Business Impact of Information Delay
Separate data management platforms for systems of record and for systems of decision are the norm today. While transactional applications need data to be organized in a way that helps serve business transactions, analytic applications need the data to be organized in ways that help serve business intelligence purposes, such as historical trend analysis. Historically, it has been too difficult to optimize a disk-based database to serve both purposes at once, so separate database architectures emerged — one for transactions and one for analytics.
Because data in a separate analytics platform is usually not current, it isn’t possible to run analyses on such data that can usefully inform decisions made in the midst of a business process. The information is only as current as the last time the data was moved to the analytics platform and transformed for analytic usage. The inherent latency of the data inhibits the business in the following ways:
The speed of business processes is confined to the performance characteristics of the transactional database, which, in turn, is dependent on the arcane tuning of its disk-based operations. If some analytics are introduced into the process, then the performance of the analytical database and of the data movement software can further slow down business processes.
If analytics data is used in interactions with customers and suppliers, such interactions can be complex and cumbersome as sales, support, and other staff must switch awkwardly between their transactional applications and the analytic applications that provide relevant reports and visualizations. The ideal solution would be to integrate real-time analytics into the transactional application, but this is problematic when the transactional and analytical data is kept in different places.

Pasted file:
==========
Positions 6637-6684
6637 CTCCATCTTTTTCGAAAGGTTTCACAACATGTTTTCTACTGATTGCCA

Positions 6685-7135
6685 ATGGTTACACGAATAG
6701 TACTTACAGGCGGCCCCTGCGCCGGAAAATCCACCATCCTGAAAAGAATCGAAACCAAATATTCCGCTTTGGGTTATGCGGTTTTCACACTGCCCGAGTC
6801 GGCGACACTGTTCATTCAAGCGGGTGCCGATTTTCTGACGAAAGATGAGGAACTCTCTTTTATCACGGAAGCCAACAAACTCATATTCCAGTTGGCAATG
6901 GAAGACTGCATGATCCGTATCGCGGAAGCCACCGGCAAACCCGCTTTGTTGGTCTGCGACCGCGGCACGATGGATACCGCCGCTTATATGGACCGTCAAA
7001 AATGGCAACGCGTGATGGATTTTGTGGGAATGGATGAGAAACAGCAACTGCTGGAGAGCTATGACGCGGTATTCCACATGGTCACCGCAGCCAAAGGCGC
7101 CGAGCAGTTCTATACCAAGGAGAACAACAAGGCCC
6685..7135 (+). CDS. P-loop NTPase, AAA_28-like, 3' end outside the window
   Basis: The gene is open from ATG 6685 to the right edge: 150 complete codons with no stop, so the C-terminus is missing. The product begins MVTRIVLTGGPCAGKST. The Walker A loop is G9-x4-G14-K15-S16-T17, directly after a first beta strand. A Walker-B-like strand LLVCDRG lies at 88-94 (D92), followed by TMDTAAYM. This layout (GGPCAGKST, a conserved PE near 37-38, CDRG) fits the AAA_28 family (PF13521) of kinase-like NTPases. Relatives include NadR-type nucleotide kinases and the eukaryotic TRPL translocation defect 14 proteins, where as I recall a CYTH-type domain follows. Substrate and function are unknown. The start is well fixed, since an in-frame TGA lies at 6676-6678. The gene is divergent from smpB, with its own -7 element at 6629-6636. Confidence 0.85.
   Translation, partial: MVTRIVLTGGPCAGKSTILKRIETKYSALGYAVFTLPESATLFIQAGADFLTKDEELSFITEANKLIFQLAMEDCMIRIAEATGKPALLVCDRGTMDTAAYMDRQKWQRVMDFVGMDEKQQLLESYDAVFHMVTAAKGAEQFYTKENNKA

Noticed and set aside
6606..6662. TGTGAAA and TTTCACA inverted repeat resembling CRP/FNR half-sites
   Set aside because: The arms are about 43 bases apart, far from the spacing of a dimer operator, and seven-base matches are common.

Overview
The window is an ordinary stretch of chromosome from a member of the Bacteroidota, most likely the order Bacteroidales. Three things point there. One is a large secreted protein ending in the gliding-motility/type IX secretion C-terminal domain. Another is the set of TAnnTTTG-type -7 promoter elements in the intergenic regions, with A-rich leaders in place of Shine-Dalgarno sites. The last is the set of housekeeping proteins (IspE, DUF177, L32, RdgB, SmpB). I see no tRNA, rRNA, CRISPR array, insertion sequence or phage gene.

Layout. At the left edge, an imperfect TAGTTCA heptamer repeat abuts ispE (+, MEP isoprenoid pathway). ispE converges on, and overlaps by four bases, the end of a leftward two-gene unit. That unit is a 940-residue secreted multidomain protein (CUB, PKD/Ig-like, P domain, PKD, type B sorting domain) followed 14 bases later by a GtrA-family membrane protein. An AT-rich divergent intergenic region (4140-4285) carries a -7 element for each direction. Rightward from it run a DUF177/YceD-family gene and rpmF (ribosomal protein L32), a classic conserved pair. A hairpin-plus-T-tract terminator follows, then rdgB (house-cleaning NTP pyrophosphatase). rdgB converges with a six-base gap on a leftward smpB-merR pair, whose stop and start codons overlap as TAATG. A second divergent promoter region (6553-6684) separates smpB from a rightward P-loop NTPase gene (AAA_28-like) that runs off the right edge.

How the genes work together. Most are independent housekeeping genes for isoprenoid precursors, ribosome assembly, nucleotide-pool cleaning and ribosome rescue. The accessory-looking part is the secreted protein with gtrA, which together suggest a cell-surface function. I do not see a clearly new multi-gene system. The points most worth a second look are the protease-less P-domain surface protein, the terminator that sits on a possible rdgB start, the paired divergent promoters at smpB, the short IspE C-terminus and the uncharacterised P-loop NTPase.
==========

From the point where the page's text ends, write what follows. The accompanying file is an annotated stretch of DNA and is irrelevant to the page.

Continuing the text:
For example, a contact-center agent would have to look away from the transactional application during an interaction and try to find relevant analytics. Even if this could be done, it's likely that the analysis will have been based on data gathered prior to the current interaction episode.
Without the integration of analytics into transactional applications, there is little opportunity to build into such applications the flexibility and dynamism to adjust to shifting business circumstances. Building applications that can optimize business operations, or recognize cross-sell and up-sell opportunities, is extremely difficult and business innovation is inhibited.
With the complexity, inefficiency, and inflexibility of current data systems, any analytic activities that pertain to in-flight business processes are largely unavailable, especially those that involve complex analysis. This is illustrated in Figure 2.
Well over 40% of IT polled said that users could not use predictive analysis or simulations or work with real-time data because of these limitations. Big Data workloads and diving down into more granular data than is routinely available were also off the table for almost as many respondents.